As far as your last point, I guess you are talking about college and you do have a point. Still, I did not really make a definitive statement, more so an observation that their are none that seem to scream it out loud. I do believe their are definite possibilities in this draft, but they all have some uncertainty. Not everyone is LeBron James, Dwight Howard or Derrick Rose. Yes, most of these guys have an air of uncertainty as to whether they will be franchise players, it is very hard to tell after their freshman year.
Even so, I am not ruling it out that their could be some in the 2012 draft. I was more stating that their are no certainties (either way) and was showing something I had written which showed how rare it is for drafts to have these "franchise players". It is most definitely possible for this draft to produce some top notch talent, but, as history shows, these players are very rare, most of the time their are only a few per draft. So, while it is possible this draft could produce a couple, history shows that it may produce one or none at all. The talent in this draft is huge, but it is an utter unknown as to whether a player in this draft will be the player you build a title team around. I think you could probably tell more after their rookie year in the NBA, but as I said, I was not making a definitive statement, more of an observation based on history.
i don't question his talent, that's undeniable. But his drive just isnt there and according to Uconn fan sites he is showing that lack of drive in practice still which is why he has come off the bench in the scrimmages and the first game of the season. At least with Barnes he was gonna work hard all the time with Drummond you are not gonna get that effort all the time. The ACC is much more kind to players than the big east is to freshmen big's.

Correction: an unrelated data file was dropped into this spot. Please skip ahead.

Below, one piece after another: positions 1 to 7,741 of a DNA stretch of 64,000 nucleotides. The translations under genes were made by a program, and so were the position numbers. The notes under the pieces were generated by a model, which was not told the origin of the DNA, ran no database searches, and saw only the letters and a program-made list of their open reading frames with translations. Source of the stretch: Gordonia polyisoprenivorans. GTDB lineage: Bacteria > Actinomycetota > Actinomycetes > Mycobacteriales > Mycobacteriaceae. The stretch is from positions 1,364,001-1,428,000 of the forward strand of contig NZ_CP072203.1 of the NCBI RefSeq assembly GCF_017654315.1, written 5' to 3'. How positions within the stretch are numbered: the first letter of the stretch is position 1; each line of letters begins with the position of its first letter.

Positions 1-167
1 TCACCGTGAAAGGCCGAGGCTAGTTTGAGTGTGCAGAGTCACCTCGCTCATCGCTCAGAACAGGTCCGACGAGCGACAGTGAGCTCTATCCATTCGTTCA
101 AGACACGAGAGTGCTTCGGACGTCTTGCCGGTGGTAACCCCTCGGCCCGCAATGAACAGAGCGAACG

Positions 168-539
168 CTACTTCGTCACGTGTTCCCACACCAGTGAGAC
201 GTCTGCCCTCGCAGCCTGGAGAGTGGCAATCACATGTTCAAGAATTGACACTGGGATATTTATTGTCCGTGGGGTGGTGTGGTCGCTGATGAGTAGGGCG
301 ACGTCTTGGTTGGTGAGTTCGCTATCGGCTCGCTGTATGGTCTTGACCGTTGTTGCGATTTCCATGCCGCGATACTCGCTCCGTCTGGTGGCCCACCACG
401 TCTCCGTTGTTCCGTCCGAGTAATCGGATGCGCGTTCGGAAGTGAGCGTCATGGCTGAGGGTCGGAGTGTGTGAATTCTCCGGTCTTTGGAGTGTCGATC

None of my three point's showed any signs that i took the comparison's literally, not sure what made you assume that. When you are a wing its much easier to get you're offensive game going because you will have the ball more often than a big,Drummond is more of a 3rd,4th option on this team not because of lack of talent but the drive and unselfishness. There's a reason why he had many games in H.S and AAU where he didn't dominate on offense and it wasn't just his drive but because he's a very unselfish and very good passing big man.